A field test of six millwork preservatives has been ongoing for twenty years, using a simulated window corner, or "Y-joint", as the test unit. Three preservatives provided excellent protection to white pine and white spruce: 5% pentachlorophenol in varsol, phenyl mercury oleate in varsol, and 0.75% oxine copper in varsol.
A transparent coating with long-term performance could help wood maintain its share of residential markets against material substitution and potentially expand markets in recreational property and non-residential buildings. While transparent coatings can be made reasonably resistant to UV some UV likely penetrates to the wood and by necessity clear coatings are transparent to visible light. Visible light can also cause damage over the long term thus the underlying wood needs additional protection. Four novel UV protection systems were tested as pre-treatments on uncoated wood and under three coatings, a water-based film forming coating, a water-based acrylic varnish and a solvent based water repellent. Samples were exposed to natural weathering facing South at 45° at a test site in Gulfport, Mississippi, in collaboration with the USDA Forest Products Laboratory. The test material was inspected every six months for discolouration, mold and stain, coating water repellency, flaking, erosion and cracking and substrate condition. After 24 months exposure, coatings over the combination of UV absorber and lignin stabilizer identified by Stephen Ayer were performing better than the same coatings applied over the combination recommended by Ciba and coatings over both pre-treatments were performing substantially better than controls with no pre-treatment. Projection of fitted curves beyond the data appears to indicate that pretreatment may double the life expectancy of the coating. There was no consistent effect of the synergists on either combination at this time.
A field test of six millwork preservatives has been ongoing for 25 years, using a "Y-joint" as the test unit. Three preservatives provided excellent protection to white pine and white spruce: 5% pentachlorophenol in varsol, phenyl mercury oleate in varsol, and 0.75% oxine copper in varsol.
The biggest obstacle to the enhancement of wood properties through any form of chemical treatment is the impermeability of the heartwood of virtually all Canadian Wood species and their relatively narrow sapwood. Incisors using toothed rollers are commonplace in Canadian treating plants but they are not used for many products due to the detrimental effect on surface appearance. Alternative incising technologies anticipated to have less effects on surface appearance have been investigated over the past 30 years. This report revisits four of these technologies, lasers, needles, water jets and biological incising and evaluates their potential for further investigation based on recent advances in technology. Even using the latest technology, laser incising would be too slow and too expensive for a Canadian treating plant. Needle incising would be too slow but the equipment cost should not be an issue. Water jet treatment would also be too slow and the equipment cost is unknown. Biological incising is a very different approach involving batch processing. The major factor would be the cost of inventory which depends on the duration of incubation yet to be determined.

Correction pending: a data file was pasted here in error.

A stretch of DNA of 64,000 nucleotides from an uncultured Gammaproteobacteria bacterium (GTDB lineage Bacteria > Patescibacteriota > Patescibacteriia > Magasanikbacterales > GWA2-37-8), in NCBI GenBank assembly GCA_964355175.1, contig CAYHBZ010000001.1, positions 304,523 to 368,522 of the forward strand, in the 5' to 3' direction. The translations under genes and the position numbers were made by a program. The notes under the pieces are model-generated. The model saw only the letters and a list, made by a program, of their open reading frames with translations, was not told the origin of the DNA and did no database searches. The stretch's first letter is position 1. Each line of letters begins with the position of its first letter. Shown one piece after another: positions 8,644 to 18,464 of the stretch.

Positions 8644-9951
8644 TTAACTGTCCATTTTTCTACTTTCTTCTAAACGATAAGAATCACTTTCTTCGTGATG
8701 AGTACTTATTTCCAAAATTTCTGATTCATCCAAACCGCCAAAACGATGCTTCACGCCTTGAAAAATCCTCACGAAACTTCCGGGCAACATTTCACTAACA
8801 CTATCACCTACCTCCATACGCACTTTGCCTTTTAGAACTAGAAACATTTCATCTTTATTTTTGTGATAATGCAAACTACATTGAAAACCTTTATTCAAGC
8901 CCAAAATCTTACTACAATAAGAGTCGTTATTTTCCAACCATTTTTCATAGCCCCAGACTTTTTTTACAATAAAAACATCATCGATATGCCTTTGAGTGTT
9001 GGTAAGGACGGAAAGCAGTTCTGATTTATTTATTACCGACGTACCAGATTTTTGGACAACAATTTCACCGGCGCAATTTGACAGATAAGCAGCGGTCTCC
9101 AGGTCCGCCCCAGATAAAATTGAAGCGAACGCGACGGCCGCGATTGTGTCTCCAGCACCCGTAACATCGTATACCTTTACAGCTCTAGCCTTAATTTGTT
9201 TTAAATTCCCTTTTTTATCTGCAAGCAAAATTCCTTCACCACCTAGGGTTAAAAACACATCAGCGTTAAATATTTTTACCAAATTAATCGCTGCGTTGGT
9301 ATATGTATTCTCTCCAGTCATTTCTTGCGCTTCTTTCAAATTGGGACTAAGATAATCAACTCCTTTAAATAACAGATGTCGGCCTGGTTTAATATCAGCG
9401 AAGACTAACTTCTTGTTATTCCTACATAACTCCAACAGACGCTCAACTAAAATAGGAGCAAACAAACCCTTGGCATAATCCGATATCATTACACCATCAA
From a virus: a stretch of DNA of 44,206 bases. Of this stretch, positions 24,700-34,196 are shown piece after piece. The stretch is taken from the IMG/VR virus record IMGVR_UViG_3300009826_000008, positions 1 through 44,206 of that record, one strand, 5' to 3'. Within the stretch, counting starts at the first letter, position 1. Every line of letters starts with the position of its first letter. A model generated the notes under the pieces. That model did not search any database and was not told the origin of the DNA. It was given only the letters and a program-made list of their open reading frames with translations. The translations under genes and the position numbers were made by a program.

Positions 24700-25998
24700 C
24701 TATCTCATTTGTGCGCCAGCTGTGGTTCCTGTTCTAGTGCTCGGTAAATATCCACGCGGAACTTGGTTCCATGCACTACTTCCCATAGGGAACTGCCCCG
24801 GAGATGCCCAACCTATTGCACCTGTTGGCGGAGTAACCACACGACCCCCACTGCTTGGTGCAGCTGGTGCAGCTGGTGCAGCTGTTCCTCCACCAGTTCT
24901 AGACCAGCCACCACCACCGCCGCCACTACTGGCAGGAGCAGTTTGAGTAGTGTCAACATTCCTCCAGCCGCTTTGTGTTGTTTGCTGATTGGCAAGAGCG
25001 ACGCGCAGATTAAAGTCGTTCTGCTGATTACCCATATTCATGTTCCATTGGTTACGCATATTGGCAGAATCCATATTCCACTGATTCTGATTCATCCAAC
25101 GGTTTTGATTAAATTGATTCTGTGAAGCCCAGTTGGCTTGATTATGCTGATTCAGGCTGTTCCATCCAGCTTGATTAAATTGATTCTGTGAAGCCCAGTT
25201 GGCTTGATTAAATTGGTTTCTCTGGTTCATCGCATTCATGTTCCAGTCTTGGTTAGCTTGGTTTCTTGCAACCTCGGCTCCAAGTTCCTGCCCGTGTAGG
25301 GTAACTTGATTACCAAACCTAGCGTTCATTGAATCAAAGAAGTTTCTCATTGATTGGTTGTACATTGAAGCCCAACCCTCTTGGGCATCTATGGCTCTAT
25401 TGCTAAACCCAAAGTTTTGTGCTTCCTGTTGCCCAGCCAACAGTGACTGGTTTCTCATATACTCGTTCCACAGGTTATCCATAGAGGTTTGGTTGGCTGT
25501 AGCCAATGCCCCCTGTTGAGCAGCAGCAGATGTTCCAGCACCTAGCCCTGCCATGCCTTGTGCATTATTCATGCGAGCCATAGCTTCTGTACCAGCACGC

The absence of commercial facilities to recycle or recover value from wood treated with metal-based wood preservatives at the end of its service life is one of the most significant negative points in the generally positive life cycle analysis of treated wood. Wood treated with carbon-based preservatives (metal-free) may be far easier to recycle or recover value from since the preservatives are relatively vulnerable to thermal, chemical and biological breakdown. As a result they might be destroyed by kraft pulping, combustion or composting of treated wood. The present research evaluates the use of carbon-based preservative-treated wood in these processes.
Kraft pulps produced from wood freshly treated with recommended loadings of carbon-based preservatives contained significant quantities of didecyldimethylammonium carbonate (DDAcarbonate), propiconazole and tebuconazole. However, lower preservative concentration in the wood and intensive pulping may be able to produce pulps without detectable preservatives. The azoles were also detected in significant quantities in the black liquor (DDAcarbonate was not analysed in black liquor).
No azoles were found in the ash produced from combustion, but significant quantities were detected in the filtered smoke. DDAcarbonate was not detected in the filtered smoke. Analysis of DDAcarbonate in ash was inconclusive.
A composting experiment has been set up and is in progress. Data on preservative breakdown during composting is expected next year.
An accelerated decay test was set up to compare the performance of CCA-treated needle-incised white spruce and lodgepole pine heartwood with end-matched conventionally-incised material. Short lengths of 2 x 4 and comparable untreated material were installed in a warmed soil bed in the open air. After 12 years of accelerated exposure (equivalent to 15 years' natural exposure), all the treated material - spruce and lodgepole pine, needle and conventionally incised - was almost completely sound with minor patches of surface decay. In contrast, both the untreated spruce and the untreated lodgepole pine heartwood had failed due to decay. The performance of needle-incised and conventionally-incised lumber has been very similar in both species.
Preservation - Incising - Tests
Picea - Preservation
Pinus contorta Dougl. var. latifolia - Preservation